Shura Cherkassky, piano = Works of HAYDN, CHOPIN, CHASINS, POULENC & RACHMANINOFF – MeloClassic

by | Jan 16, 2016 | Classical Reissue Reviews

Cherkassky’s appearances in Germany in the 1950s confirm his status as a master colorist.

Shura Cherkassky, piano = HAYDN: Piano Sonata No. 34 in e minor; CHOPIN: Ballade No. 1 in g minor, Op. 23; Impromptu No. 3 in G-flat Major, Op. 51; Fantasie-Impromptu in c-sharp minor, Op. 66; Scherzo No. 1 in b minor, Op. 20; CHASINS: 3 Chinese Pieces, Op. 5; POULENC: Toccata from Trois Pieces; RACHMANINOV: Rhapsody on a Theme of Paganini, Op. 43 – Shura Cherkassky, p./ Sym. of the SW German Radio/ Hans Mueller-Kray – MeloClassic MC 1033, 74:55 [] *****:

The rarified art of pianist Shura Cherkassky (1909-1995) has another important document in these 1952-1958 recital pieces and the Rachmaninov Rhapsody from, respectively, Bremen and Southwest German Radio. From the outset (27 February 1958), with the e minor Haydn Sonata (1778), Cherkassky presents a wide sonic palette, though understated, that reveals Haydn’s demands – Alberti bass figures, legato double-notes, syncopated double-notes, and a constant juxtaposition of major and minor modalities – that unfold in a manner that combines much of Scarlatti with the stile brise of the Bach sons. Besides the use of portato arpeggios in the first movement, the striking Adagio suggests florid, operatic runs in coloratura style, an independent treble line over a strict bass. The last movement, 2/4, asks for Molto vivace, with a curious demand for innocentemente coloration, perhaps diminishing the harshness of the accents for a more lyrical effect. Before too long, we realize Haydn has concocted an intricate set of double variations whose earthy energy has Cherkassky’s skipping the light fantastic.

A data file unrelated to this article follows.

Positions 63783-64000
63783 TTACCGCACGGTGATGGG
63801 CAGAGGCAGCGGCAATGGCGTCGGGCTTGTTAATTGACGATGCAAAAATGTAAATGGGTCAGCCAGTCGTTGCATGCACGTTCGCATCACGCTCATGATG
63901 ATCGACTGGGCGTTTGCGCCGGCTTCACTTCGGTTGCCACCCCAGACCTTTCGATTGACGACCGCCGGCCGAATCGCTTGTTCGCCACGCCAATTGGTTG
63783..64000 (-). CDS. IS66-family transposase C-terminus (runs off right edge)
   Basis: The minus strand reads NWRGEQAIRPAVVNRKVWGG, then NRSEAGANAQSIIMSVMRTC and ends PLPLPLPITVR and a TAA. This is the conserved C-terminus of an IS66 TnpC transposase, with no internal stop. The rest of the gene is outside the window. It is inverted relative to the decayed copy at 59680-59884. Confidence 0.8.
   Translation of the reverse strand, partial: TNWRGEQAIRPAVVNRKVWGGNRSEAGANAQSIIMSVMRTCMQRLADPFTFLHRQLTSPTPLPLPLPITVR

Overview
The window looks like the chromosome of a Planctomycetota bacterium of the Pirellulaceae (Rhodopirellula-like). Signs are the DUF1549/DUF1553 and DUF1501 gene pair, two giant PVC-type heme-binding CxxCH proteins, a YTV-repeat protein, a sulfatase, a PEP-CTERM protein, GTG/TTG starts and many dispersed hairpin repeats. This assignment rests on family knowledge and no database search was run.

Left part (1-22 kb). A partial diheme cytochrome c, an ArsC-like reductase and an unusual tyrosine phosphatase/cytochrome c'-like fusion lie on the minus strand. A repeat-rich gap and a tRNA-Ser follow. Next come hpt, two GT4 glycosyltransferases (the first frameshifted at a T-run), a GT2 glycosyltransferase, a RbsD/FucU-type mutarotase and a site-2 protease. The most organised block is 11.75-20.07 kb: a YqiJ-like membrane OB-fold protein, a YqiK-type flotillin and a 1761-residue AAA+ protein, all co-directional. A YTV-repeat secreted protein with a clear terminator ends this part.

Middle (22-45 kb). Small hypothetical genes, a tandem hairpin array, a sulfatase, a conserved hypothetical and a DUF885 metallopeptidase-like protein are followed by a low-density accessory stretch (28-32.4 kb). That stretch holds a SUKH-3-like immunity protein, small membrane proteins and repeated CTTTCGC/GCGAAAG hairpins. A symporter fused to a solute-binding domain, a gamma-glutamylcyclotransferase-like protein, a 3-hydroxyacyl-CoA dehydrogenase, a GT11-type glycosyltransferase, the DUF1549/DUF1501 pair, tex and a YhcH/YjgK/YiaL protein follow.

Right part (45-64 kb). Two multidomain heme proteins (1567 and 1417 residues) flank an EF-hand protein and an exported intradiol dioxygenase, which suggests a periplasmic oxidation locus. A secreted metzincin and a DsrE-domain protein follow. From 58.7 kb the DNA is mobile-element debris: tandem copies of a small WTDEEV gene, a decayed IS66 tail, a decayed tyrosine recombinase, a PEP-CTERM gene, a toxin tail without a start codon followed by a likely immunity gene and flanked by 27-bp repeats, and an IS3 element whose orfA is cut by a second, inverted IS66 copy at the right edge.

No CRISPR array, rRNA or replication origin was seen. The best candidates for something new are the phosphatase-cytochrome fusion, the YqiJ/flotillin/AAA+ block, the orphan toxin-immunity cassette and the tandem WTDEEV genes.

A four-piece Chopin group follows, opening with a highly personalized g minor Ballade No. 1, rife with the pianist’s idiosyncratic rubato. Cherkassky’s bass line proves as expressive in its subtle, Neapolitan harmonies as the top lines flexibly expound the Mickiewicz narrative. The lightness and clarity he can bring to even thickly chromatic textures keeps us dramatically and lyrically alert. The rhythmic intricacies of the G-flat Major impromptu unfold in a pearly, luxuriously delicate flow whose phrase-endings provide a natural coda to the periods. Both brilliant articulation and subtle colors mark the familiar Fantasie-Impromptu, whose bass punctuations add a fresh perspective to the outer sections. The lyrical innocence of the middle aria makes a special occasion of this rendition. The fierce gallop that opens the darkly dramatic b minor Scherzo soon exploits fermatas and luftpausen enough to warrant our repeated hearings of this reading. Occasionally breathless – but far from shapeless – the outer sections combine tragic dignity with poignant intimacy. The middle section, a Polish noel, plays like a heartbeat from another world.

Cherkassky turns (27 February 1958) to an American war-horse, the Three Chinese Pieces (1926) of Abram Chasins. The first piece, A Shanghai Tragedy, capitalizes on percussive bell-tones and pentatonic and chromatic scales. The pageant dies away in gossamer dynamics from Cherkassky. The Flirtation in a Chinese Garden proffers an exotic sound from the white keys of the piano. The Rush Hour in Hong Kong provides a toccata at a blistering pace, Chasins’ answer to Rimsky-Korsakov’s bumble bee. In the same “oriental” mode, the Poulenc Toccata (1 February 1952) explodes in its wry manner, with its moment of bitter-sweet boulevardier sensibility.
Cherkassky made one commercial recording of the 1934 Rhapsody on a Theme of Paganini by Rachmaninov, with Herbert Menges for EMI. There are, however, a number of live broadcast performances, each with its exquisite individualism. For years, I have been partial to such a collaboration with Gunter Herbig from St. Louis. Here, 23 March 1954, with gifted conductor Hans Mueller-Kray (1908-1969), the music evolves seamlessly but with a full array of explosive colors and ardent lyricism. Mueller-Kray has his ensemble alert to the demonic aspects of the score, certainly asserting that Paganini sold his soul to the Devil. Highly recommended on all counts!

—Gary Lemco

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